That is also what drives them past the edge, when it comes to PED’s and other forms of cheating & unethical behavior. Eventually, everything comes down to winning, and ALL the best athletes (in every sport) are faced with this dilemma: do I lie & cheat to win? It’s the proverbial Faustian deal, and it always haunts the athlete; whether it’s detrimental health side-effects & pain/addiction cycles, or the threat of blackmail and eventual public disgrace from those insiders who know, and always tell in the end.
I don’t regret my failed attempt to be a serious professional athlete, having to compete against this mentality, which is 90+% of the way top athletes think & act. I’d rather be able to actively enjoy my life into (and past) middle age. The demands & stress on those striving to be the best causes many of them to immediately go into ‘breakdown mode’ upon retirement. Notice how many former top athletes are overweight & unhealthy-looking in their middle age?
I’ve written about the NFL  , NBA  , soccer , tennis & the Olympics  . MLB is my main sports beat, with the San Diego Padres as the home team. Why the Padres? Because they are my new favorite team, and they get very little coverage in mainstream sports media.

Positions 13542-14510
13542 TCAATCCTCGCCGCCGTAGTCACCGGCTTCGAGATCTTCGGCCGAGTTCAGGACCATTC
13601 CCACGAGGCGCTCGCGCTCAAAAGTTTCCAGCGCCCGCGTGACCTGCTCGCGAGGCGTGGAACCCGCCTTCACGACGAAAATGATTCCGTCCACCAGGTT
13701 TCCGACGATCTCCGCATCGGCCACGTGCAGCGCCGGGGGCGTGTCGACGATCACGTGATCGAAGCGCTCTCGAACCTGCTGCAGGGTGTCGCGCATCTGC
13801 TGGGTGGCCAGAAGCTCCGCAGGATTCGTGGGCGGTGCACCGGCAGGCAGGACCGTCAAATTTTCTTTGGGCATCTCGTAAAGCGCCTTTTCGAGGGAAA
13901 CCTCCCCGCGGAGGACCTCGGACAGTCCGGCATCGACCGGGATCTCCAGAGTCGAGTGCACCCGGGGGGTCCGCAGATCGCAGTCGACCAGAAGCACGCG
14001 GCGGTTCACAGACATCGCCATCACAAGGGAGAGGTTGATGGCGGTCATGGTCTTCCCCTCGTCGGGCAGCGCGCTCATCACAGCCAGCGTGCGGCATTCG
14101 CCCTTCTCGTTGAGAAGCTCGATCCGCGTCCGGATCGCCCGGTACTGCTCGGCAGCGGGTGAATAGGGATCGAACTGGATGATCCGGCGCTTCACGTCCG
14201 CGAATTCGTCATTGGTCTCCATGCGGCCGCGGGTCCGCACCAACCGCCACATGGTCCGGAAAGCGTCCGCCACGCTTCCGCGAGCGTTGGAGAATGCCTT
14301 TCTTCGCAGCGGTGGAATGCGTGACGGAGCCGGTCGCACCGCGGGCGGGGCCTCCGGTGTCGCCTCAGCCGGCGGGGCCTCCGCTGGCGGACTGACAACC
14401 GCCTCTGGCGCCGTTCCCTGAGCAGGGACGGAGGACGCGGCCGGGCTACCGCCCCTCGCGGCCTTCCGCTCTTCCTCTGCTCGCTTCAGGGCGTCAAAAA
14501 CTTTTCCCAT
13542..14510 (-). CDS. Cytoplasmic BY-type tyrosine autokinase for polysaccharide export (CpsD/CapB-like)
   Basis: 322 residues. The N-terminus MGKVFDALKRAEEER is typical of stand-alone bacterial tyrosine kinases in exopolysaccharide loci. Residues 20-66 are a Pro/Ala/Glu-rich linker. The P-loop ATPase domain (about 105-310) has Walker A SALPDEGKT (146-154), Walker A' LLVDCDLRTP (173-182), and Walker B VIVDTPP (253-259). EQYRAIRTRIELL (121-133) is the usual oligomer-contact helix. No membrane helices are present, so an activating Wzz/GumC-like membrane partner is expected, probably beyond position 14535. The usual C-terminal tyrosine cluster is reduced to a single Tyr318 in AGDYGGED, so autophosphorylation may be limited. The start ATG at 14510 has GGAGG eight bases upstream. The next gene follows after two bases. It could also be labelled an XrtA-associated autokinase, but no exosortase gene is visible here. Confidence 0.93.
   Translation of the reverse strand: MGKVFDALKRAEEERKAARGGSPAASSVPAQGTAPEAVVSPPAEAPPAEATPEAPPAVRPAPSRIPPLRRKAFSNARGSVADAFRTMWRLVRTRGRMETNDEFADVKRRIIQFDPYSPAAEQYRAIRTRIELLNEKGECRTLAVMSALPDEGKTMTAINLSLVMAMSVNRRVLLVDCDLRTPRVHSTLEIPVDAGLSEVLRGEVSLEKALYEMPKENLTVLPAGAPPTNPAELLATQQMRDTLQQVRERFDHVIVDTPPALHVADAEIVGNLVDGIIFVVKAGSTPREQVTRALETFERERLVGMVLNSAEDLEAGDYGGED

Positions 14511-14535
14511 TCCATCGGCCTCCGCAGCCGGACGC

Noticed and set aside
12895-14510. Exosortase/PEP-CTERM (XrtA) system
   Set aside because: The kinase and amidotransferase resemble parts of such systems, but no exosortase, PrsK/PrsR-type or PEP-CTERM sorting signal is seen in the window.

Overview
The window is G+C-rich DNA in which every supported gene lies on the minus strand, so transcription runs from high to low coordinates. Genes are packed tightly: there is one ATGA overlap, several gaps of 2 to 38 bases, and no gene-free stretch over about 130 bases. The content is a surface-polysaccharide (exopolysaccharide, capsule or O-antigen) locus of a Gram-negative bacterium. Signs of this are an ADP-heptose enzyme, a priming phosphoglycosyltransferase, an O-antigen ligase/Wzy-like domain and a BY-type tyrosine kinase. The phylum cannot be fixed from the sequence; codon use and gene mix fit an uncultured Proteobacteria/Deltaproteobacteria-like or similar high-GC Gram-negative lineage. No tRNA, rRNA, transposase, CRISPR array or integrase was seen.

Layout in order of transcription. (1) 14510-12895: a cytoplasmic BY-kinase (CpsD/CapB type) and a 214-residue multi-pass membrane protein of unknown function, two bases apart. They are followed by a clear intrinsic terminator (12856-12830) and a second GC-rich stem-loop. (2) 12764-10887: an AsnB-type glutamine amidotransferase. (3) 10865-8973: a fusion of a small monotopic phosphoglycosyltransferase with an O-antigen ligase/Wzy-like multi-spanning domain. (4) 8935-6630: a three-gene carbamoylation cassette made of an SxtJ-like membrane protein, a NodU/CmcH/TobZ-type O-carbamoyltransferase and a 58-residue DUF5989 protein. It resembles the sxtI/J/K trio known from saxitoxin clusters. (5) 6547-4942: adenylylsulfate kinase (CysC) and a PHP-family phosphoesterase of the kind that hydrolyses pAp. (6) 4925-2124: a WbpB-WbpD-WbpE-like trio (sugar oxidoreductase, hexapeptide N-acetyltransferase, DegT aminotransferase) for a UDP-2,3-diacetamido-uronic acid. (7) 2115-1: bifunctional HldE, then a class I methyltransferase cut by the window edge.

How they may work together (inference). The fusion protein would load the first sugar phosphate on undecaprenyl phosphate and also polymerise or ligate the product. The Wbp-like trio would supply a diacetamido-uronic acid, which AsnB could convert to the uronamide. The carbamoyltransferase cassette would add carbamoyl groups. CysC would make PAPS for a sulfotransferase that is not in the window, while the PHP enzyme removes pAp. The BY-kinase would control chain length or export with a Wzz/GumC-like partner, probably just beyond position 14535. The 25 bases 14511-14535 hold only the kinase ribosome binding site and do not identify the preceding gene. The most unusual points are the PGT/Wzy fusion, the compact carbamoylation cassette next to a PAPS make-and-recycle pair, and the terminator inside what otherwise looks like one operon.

Baseball is the most historical game, with precise accountability, making it the best sport for connecting deeper social narratives. Baseball, like all other sports, has been overrun by greedy billionaires, commercialism, militarism, and entitled ‘superstar’ athletes.
I spend time on all this because these ideas need to be discussed and understood. Right now, what is published on this site is considered ‘unmentionable’ in mainstream sports media. Everyone mouths the truth, “Sports is a business,” and then immediately goes back to cheerleading their favorite teams and/or athletes.
All the staging for a sports event, with the incessant advertising & hype around it, are choreographed with specific ideological intentions. Values promoted by Madison Avenue in sports broadcasting include: alcohol use as a lure for sex, expensive & powerful motor vehicles for affirmation, militarism & conformity– all through brand association with top athletes. The best example of this is in NASCAR, which I’ve covered in great detail.